I have a friend named Dawn. She has been my friend for nearly 25 years. We met while working in jewelry store, called “RJ Walker” (not the real name). I was 20 and Dawn was 18. I had taken a semester off from college and Dawn was working to prepare to move to California, in a creepy van, with her then-boyfriend, Ryan.
This jewelry store wasn’t normal. This could be the understatement of the year. It might be the understatement of the century. Let me try to explain.
The jewelry itself, predominantly, was sterling silver. The owners bought in bulk, therefore getting exceptionally low prices. Even with their mark-up, the retail prices were very reasonable. Earrings ranged from $7 to $50, with most being in the lower range- $7 to $20. They were perfect for birthday presents – one kid to give to another. Plus the store provided free gift wrapping. And the selection was CRAZY. There were hundreds, if not thousands, of earrings to pick from. They also had bracelets, necklaces, charms, rings, crystals (yeah, it was the 90’s).
The store also had an “Estate Jewelry” section. Dawn and I were not allowed anywhere near the estate jewelry cases. Only the owners and the store manager, Liz Hooper Lesbian Lover, were allowed to go into those cases. While I’m sure the pieces were fairly priced, our grubby little paws were not permitted to touch those cases.
The stuff of my nightmares
Because they had such a huge selection, the jewelry cases were packed with stuff. And it all had to be straightened and arranged, and straightened, and polished, and straightened and the tags fixed and straightened… you get the picture. The bulk of the day, we would straighten the cases. And then around 2pm, the rush would start.
May I help you?
The store would fill up with people browsing. Then they would buy and we would write up the sales slip by hand, box and wrap the item and send them on their merry way. The customers LOVED the store.
Behind the scenes, it was an asylum.
The owners were a married couple, Ray and Jan Neurotic (again, not their real last name. I got the last name by opening the dictionary at random and pointing to a word. No joke, that’s the word I picked at random.). They were both nerdy and unattractive. My guess is they were probably around 40. They seemed old to me, but in truth, they could have been in their mid to late 30s. Jan could have been very pretty if she used a little make-up and wore some non-circa 1973- librarian clothing. She had long, straight, red hair. She always wore it pulled back severely in a tight bun. She had beautiful, alabaster skin… but she had a huge, unsightly, hairy, annoying growth… his name was Ray, her husband.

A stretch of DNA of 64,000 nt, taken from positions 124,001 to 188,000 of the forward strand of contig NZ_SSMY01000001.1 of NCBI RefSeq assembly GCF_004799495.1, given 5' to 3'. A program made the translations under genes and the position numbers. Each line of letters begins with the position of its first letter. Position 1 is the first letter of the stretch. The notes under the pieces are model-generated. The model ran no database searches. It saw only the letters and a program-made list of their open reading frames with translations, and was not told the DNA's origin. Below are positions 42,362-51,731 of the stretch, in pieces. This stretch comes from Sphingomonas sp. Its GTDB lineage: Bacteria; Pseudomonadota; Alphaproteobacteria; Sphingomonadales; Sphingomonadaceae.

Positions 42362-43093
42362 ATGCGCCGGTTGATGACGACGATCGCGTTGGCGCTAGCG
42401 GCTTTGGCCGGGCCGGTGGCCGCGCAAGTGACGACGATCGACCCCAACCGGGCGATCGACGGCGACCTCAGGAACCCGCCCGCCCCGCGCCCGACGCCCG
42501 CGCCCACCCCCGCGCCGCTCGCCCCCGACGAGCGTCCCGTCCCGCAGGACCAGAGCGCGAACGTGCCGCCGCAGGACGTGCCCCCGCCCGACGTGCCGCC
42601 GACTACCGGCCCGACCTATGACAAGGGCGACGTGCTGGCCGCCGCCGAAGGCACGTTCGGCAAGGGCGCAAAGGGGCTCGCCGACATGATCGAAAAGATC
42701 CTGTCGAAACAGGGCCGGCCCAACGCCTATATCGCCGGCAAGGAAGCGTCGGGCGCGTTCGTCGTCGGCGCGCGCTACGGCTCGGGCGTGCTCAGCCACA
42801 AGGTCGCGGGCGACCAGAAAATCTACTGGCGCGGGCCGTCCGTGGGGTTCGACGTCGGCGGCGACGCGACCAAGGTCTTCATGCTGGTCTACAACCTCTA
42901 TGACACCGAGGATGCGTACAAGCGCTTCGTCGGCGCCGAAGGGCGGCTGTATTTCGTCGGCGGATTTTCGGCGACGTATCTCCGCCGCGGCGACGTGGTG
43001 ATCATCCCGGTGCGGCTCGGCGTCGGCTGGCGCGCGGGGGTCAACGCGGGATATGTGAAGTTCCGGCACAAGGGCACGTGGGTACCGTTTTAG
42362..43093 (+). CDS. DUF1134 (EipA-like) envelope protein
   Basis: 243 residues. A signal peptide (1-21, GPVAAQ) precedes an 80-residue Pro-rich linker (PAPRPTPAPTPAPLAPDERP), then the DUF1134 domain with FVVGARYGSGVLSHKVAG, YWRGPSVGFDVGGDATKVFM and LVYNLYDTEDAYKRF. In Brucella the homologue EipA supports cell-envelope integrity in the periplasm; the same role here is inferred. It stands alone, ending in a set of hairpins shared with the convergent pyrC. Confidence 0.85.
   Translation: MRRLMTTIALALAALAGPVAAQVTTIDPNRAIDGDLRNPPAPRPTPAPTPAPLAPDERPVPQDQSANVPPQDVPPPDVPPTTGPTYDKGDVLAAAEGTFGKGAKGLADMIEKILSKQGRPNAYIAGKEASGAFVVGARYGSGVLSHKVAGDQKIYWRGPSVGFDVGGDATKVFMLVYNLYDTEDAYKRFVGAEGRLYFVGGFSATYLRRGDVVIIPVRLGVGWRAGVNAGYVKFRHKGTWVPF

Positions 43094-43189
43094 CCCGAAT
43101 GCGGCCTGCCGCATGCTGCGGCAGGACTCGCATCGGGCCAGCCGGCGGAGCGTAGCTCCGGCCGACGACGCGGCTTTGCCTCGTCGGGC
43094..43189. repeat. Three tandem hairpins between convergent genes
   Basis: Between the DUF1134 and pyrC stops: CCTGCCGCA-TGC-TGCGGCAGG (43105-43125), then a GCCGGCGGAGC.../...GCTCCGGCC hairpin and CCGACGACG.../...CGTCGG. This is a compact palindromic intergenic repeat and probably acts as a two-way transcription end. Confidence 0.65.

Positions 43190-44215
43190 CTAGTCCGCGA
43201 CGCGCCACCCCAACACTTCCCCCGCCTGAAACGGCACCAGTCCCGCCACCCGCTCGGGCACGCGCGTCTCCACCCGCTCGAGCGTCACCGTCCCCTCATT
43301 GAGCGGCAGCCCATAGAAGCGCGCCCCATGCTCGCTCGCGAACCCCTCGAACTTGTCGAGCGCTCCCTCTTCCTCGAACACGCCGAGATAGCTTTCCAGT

Ray and Jan were making a fraking bundle with this store, the customers loved them… but if you worked for them, it was a whole different story.
Jan was nice, actually. I always felt like, maybe, she had been tricked into marrying Ray. Like, maybe she lost a bet or had been sold into some type of white, hairy slavery. Jan had a few little quirks, but she did snicker, under her breath at Ray, which was always amusing. Jan was not nearly as self-important as Ray. I think she hated the customers, she didn’t voice it as much as Ray.
The physical sight of Ray could be daunting. He was a tall man, and was on the enormous side. Ray resembles something out of a 70’s horror p*rn film. He is Ron Jeremy-esque, only not as sexy, and hair-free.
That’s right, I’m the SEXY one
Ray had a white man’s afro, a full moustache and beard. And when I say full, I am talking about Grizzly Adams-full.
Ray looked like Grizzly Adams. Well-Grizzly Adams if he had fought a bear for a ham sandwich. Ray, also, wore wrap-around mirrored Oakley sunglasses.
I’m so cool
Some guys could get away with wrap-around mirrored Oakley sunglasses. Ray is not one of them.
He was always dressed in a suit and wore an “interesting” tie. In fact, customers would comment on his tie, to which he would reply “Oh, I decided to tie one on!” Har Har Har Har. Har.
Let’s tie one on, shall we?
Ok, the first time, maybe it is slightly funny. Slightly. But after hearing it every day, at least 4 times per day… I’m over it. I wanted to “tie one on” to his throat and pull tight.
Ray is great. Just ask him, he’ll tell you. Ray believes he is, absolutely, the smartest person in the room…and by “room,” I mean universe. He knew more about everything than anyone.
Vizzini stole his line from Ray’s mindset “Have you ever heard of Plato? Aristotle? Socrates? MORONS!!”
Ray believed he was, certainly, better than Dawn and me, but also better than the people who shopped in his store. As soon as the store emptied out, he would nitpick, criticize and laugh at each customer that he felt was not as perfect as he was- which was all of them.
• Whoa. She needs some plastic surgery.
• Whoa. She should stop getting plastic surgery.